Only a child born and raised within the Chernobyl exclusion zone is now a healthy student, 19 years old
The only child known to have been born and raised in the Chernobyl exclusion zone, now a happy, healthy student approaching her 20th birthday.
Mariyka Sovenko, now 19, was born in 1999 to mother Lydia and her husband Mikhail deep in the Chernobyl exclusion zone – a decade after the disaster.
Her birth was initially covered by the Ukrainian authorities, embarrassed that some people were still living in the deeply irradiated zone, but details have resurfaced as interest in the disaster peaked thanks to the Sky Atlantic series.
Mariyka Sovenko, now 19, is the only child known to have been born and raised in the Chernobyl exclusion zone.
Mother Lydia (right) had refused to leave the zone after the disaster because the Soviet Union offered her no alternative accommodation
Mariyka grew up drinking milk from irradiated cows and fish from polluted rivers, causing many to accuse her parents of killing her & # 39 ;.
Although Mariyka does not appear in the series, her life marks for many in Ukraine one of the defining chapters of the constant saga.
Lydia and husband Mikhail, a fireman who had been called to reactor 4 on the night of the explosion in 1986, had refused to leave the exclusion zone because they were not offered evacuation accommodation by the Soviet Union.
Lydia had not realized she was pregnant until she gave birth to Mikhail & # 39; s help – who cut his daughter's umbilical cord before giving her a wash.
As the news about the birth of Mariyka spread, Lydia remembered that he & # 39; was a criminal & # 39; was treated for the birth in Chernobyl and he refused to depart from one of the only family houses in the region.
But she continued to educate Mariyka there, ignoring government health warnings that she was putting her daughter in danger while the young Marikya drank milk from a cow grazing on irradiated pastures and swimming in streams where the fish geiger counters squeaked wildly.
Lydia had not known she was pregnant until she gave birth with partner Mikhail (right) in 1999, who cut the umbilical cord and washed his new daughter
Mikhail had been a fireman called to the power plant on the night of the disaster
While rumors swirled around her daughter's health, mother Lydia spoke out to say that Mariyka & # 39; was a sweet child who is absolutely healthy as far as we can see & # 39;
Rumors circulated and by the time her daughter was five years old, Lydia – then in her mid-forties – was forced to respond: & If people think she is a mutant or have two heads, they have it all wrong.
& # 39; She is a sweet child who, as far as we can see, is absolutely healthy. & # 39;
Interviewed in 2006, she said she was lonely without playmates in an area where visitors were banned for no special reason.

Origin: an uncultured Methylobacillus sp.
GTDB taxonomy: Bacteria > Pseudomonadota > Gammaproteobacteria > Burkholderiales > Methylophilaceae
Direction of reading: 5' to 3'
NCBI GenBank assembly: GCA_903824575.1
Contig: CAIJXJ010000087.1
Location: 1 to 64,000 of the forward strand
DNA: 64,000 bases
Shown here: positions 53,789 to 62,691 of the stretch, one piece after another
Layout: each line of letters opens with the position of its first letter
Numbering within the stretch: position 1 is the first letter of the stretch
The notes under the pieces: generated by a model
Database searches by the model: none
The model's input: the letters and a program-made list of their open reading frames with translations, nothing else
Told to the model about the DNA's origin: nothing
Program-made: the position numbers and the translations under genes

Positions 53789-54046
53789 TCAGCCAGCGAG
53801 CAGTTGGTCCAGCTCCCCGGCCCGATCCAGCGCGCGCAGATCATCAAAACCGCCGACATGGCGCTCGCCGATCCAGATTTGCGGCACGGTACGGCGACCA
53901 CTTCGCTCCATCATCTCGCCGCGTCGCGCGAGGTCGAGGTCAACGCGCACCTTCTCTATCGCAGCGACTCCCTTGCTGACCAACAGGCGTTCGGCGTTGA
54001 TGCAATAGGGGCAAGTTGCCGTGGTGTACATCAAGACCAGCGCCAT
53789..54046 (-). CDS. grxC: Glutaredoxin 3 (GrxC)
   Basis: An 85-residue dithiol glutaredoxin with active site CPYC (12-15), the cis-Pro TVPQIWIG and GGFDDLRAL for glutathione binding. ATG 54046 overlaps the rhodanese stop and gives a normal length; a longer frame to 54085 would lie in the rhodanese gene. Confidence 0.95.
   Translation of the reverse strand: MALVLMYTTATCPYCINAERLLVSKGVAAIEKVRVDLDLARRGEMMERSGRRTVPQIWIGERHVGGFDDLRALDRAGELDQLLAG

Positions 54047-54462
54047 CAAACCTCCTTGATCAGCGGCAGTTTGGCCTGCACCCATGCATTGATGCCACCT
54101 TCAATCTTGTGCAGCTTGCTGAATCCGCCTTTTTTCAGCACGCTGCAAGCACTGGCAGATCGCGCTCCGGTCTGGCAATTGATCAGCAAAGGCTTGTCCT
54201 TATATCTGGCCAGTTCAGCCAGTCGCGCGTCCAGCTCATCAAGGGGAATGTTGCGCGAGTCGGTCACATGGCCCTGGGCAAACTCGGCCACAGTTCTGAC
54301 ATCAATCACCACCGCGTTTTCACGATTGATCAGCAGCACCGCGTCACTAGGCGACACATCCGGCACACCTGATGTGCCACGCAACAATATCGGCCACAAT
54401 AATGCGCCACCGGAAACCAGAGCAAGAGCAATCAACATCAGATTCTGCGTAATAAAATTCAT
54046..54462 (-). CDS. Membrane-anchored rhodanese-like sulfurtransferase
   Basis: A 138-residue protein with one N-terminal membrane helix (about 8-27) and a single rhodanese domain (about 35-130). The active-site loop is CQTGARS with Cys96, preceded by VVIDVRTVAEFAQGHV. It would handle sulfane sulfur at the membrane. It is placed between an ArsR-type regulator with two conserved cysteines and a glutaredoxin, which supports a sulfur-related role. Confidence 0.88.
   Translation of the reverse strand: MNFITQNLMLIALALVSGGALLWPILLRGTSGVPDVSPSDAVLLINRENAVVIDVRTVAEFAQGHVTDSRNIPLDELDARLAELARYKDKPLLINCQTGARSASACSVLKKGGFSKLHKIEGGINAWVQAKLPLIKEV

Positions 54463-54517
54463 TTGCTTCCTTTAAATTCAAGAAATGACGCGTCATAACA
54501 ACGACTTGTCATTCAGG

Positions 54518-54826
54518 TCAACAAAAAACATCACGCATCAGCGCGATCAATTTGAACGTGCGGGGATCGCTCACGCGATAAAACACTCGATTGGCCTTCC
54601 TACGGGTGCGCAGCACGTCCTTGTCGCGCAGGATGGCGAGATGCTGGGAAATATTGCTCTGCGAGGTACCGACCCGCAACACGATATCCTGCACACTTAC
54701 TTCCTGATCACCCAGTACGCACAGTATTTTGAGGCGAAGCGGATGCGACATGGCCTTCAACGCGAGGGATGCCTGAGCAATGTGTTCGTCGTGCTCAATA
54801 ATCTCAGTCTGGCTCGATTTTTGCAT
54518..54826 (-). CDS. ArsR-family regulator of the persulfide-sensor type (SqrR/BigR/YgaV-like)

She said: & # 39; I wish there was only one other child here. I would show him or her around my house and the village – we can have a lot of fun together. & # 39;
Her parents remained under pressure from the authorities to move, but their ruined house remained Mariyka's house as she grew up – although she had to live outside of Chernobyl from the age of seven to attend school.
While Chernobyl redefined the headlines, Mariyka spoke to the Sunday Express newspaper.
Mariyka is now a healthy student in Kiev, where she works in a bar and wants to get a job in the hospitality industry
Asked about what she thinks of her past, Mariyka said: “I'm fine, I'm working. I take care of myself. This is the & # 39;
The entrance to the Chernobyl nuclear power plant, which exploded in 1986 in the worst nuclear disaster in the world
She is now 19 and is studying at a leading higher education institution and hopes to work in the hospitality industry. To pay for her studies, she works in a trendy bar.
She is reluctant to talk about her past, but has confirmed that she is healthy, it said Sunday Express: & # 39; I'm fine, I'm working. I take care of myself. This is it. & # 39;
Although Mariyka now lives and works outside the exclusion zone, she occasionally receives a permit to visit her mother, who is now 66, and still lives and works.
Her mother confirmed that Mariyka is healthy and is known as & # 39; proud & # 39; on the success of her daughter in life after her unique start.
Her health and success – confirmed by her mother and friends – is because the nature of Chernobyl fights against the terrible nuclear decimation it suffered 43 years ago.
The area is full of wildlife, with moose, deer, wild boar and wolves, as well as rare wild birds and flowers, some from the Red Book.
As her mother, now 66, said: "People here believe that Mariyka is a symbol of the Chernobyl Renaissance, a sign from God that they interpret it as a blessing to live here, and that life returns to this destroyed place. & # 39;
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